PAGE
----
It is sweet, and without any dairy in the filling, the molasses flavor–sans bitterness–really shines through.
The streusel layer is sandy and a little crunchy, and the baked “molasses custard” part is sweet and smooth. Both textures contrast nicely with the crisp pie crust.
For another layer of texture, you could always serve it with a scoop of ice cream.
Wet Bottom Shoofly Pie vs Dry Bottom Shoofly Pie
There are two basic kinds of shoo fly pie. One with crumbs mostly on top, like the one I made, and another with a lot of crumbs/streusel thoroughly stirred in, yielding a more cakelike pie.
The version with the streusel on top and the molasses “gel” underneath is called “wet bottom shoo fly pie,” and the more cake-like kind with the streusel stirred in is called “dry bottom shoofly pie.”
Neither version is more authentic than the other, so don’t worry about that. You just need to decide which version you want to eat!
Pie Making Gear (Shoo Fly or Otherwise)
There is a reason that pie was big back in the days before mixers and food processors and whatnot. You just don’t need a bunch of fancy equipment to make pie, no matter what the folks at Williams-Sonoma say.
A nice pie pan or two and a rolling pin you really like are really the only things you need. A whisk is nice for putting fillings together, but I bet you already have one of those.
Enough singing and talking, talking and singing. Ready to make some classic shoo fly pie? Let’s get to it!
Other Old-Fashioned Pie Recipes You Might Enjoy
Classic Shoofly Pie Recipe
My recipe is based very closely on a recipe posted to allrecipes.com by user D. Stultz. She says it was her grandmother’s recipe.
The only things I changed were to scale back the amount of filling after reading that some folks had too much filling, to use butter rather than shortening in the streusel and to add a heavy pinch of salt.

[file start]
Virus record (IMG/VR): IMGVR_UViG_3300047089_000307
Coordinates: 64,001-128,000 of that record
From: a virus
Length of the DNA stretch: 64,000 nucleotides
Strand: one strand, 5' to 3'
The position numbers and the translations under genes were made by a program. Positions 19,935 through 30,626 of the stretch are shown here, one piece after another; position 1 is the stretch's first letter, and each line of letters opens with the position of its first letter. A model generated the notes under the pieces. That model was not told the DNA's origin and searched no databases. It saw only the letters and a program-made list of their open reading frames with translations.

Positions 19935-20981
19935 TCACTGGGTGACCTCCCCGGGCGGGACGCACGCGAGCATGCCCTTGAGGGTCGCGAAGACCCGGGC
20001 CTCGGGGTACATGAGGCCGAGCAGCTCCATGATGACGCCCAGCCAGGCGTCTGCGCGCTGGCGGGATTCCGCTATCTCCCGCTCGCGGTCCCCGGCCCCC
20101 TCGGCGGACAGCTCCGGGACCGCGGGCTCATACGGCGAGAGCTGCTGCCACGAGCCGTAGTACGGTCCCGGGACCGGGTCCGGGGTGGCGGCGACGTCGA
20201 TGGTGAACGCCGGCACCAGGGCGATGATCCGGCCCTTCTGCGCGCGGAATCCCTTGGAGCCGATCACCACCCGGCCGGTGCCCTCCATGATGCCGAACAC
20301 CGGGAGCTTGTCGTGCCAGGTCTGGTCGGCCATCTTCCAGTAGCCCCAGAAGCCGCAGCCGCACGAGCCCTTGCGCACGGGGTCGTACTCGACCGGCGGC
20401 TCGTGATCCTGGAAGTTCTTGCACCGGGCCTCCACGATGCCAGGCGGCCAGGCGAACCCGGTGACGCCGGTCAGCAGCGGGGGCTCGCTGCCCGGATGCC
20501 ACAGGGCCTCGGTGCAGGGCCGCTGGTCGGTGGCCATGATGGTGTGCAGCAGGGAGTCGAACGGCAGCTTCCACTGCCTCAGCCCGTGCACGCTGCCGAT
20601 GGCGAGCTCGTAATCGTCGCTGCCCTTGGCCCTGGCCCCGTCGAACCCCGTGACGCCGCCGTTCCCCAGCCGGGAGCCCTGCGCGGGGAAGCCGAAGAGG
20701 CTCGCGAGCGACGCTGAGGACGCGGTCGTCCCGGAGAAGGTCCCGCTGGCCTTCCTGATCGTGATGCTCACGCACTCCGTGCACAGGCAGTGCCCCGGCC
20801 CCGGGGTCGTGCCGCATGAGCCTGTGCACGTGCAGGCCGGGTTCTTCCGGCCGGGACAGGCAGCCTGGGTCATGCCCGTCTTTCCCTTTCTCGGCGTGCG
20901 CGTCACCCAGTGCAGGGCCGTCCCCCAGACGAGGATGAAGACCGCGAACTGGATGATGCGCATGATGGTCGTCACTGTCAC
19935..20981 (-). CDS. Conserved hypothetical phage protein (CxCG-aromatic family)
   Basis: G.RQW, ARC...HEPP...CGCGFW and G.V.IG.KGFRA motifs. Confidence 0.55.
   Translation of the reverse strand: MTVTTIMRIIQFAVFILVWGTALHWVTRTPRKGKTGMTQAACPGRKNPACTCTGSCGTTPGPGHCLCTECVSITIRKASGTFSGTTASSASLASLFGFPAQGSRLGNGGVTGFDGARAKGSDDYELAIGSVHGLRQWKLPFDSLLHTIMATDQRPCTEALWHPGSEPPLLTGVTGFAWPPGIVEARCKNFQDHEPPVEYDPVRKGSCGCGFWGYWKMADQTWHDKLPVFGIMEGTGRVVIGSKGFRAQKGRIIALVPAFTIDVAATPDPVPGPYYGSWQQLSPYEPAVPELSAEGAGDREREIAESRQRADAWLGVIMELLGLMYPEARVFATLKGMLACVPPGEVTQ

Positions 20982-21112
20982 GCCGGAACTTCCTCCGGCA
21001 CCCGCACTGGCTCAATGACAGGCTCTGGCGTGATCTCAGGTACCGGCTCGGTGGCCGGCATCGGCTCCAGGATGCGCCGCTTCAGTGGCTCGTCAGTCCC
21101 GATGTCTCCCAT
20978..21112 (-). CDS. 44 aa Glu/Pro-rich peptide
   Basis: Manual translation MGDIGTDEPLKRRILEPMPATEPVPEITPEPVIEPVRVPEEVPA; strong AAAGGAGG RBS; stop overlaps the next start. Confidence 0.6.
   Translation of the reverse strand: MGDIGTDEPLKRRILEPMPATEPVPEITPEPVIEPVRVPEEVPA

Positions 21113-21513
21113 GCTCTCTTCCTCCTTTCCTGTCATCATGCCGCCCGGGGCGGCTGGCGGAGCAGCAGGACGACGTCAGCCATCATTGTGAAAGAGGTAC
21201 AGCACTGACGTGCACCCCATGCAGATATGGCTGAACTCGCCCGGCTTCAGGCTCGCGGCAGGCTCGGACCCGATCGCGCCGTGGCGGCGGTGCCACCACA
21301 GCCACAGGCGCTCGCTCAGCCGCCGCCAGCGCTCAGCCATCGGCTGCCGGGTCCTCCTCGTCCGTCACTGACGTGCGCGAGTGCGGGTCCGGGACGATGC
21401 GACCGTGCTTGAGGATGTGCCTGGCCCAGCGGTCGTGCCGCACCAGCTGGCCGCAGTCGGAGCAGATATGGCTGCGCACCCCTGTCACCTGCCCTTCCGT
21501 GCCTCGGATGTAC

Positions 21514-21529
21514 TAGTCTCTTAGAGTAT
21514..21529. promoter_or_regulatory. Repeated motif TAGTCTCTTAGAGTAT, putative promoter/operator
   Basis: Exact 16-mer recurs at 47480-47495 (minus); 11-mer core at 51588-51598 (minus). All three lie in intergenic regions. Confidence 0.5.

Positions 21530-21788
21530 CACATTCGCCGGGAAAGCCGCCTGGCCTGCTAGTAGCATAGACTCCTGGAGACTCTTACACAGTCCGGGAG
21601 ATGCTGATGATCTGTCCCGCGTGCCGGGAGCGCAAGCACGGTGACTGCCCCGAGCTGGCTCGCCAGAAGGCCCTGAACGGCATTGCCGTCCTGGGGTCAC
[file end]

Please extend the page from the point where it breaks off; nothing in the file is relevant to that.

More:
Otherwise, this is all D. Stutz’s grandmother’s baby.
I really hope you love this pie recipe, you guys! If you make it, please share a photo with me, either in the PCO Facebook Group or on instagram by tagging @onlinepastrychef and using hashtag #pcorecipe. Thanks, and enjoy!
For the Crust
- 1 9" pie shell, (not deep dish), docked and frozen* (See Note)
For the Streusel
- 4.5 oz all purpose flour, (about 1 cup)
- 4.7 oz dark or light brown sugar, (about 2/3 cup, packed)
- 3 Tablespoons unsalted butter, cold
For the Molasses Syrup
- 9 oz molasses, (3/4 cup)
- 4.5 oz hot water, (1/2 cup plus 1 Tablespoon)
- 1/2 teaspoon baking soda
- heavy pinch kosher salt, (about 1/4 teaspoon)
- 1 large egg, , beaten
- Preheat the oven to 400F.
To Make the Streusel
- In a medium sized bowl, whisk together the flour and the brown sugar. Rub in the butter very well so there are no little bits of butter remaining. The mixture should look about like cornmeal and should clump together when you squeeze it and then sort of fall apart if you poke it. Squeeze some together so you have some pebbles of streusel and leave some of it sandy.
To Make the Molasses Syrup
- In a medium bowl, whisk together the molasses and hot water. Thoroughly whisk in the baking soda and salt. Mixture may get sort of frothy and will definitely lighten in color. Thoroughly whisk in the beaten egg.
To Assemble and Bake
- Layer about 1/4 of the streusel in the bottom of your frozen pie shell.
- Evenly pour in about half the molasses mixture followed by another quarter of the streusel.
- Pour on the last of the molasses mixture and then top the pie with the remaining streusel. This layer will be pretty thick and you probably won't be able to see the filling underneath.
- Carefully place the pie on the center rack of the oven. Bake for 15 minutes then reduce the heat to 350F.
- Continue baking for about 15 more minutes then cover the pie loosely with foil to prevent excessive browning of the crust. Bake an additional 10-15 minutes or until the pie is nicely puffed up all over. It will settle as it cools.
- Serve warm or barely warm with lighely sweetened (or even unsweetened) whipped cream or a scoop of ice cream.
Since shoo fly pie filling is so wet, your bottom crust can sort of dissolve or get soggy. This didn't bother me. If it bothers you, you can blind bake and egg wash your crust to make it "waterproof." Please see the Joe Pastry post for instructions.
- Art of the Pie: A Practical Guide to Homemade Crusts, Fillings, and Life
- Southern Pies: A Gracious Plenty of Pie Recipes, From Lemon Chess to Chocolate Pecan
- Pie Squared: Irresistibly Easy Sweet & Savory Slab Pies
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And that is really all there is to it! This is a truly delicious pie. The barely set, sort of woogly texture of the molasses layer is balanced by the sandy crispness of the streusel on top. Simple and easy and pure comfort. Please, if you’ve never tried shoo fly pie, don’t miss out. There’s a reason why it’s a classic!
Thank you for spending some time with me today. I appreciate it.
Have a lovely day.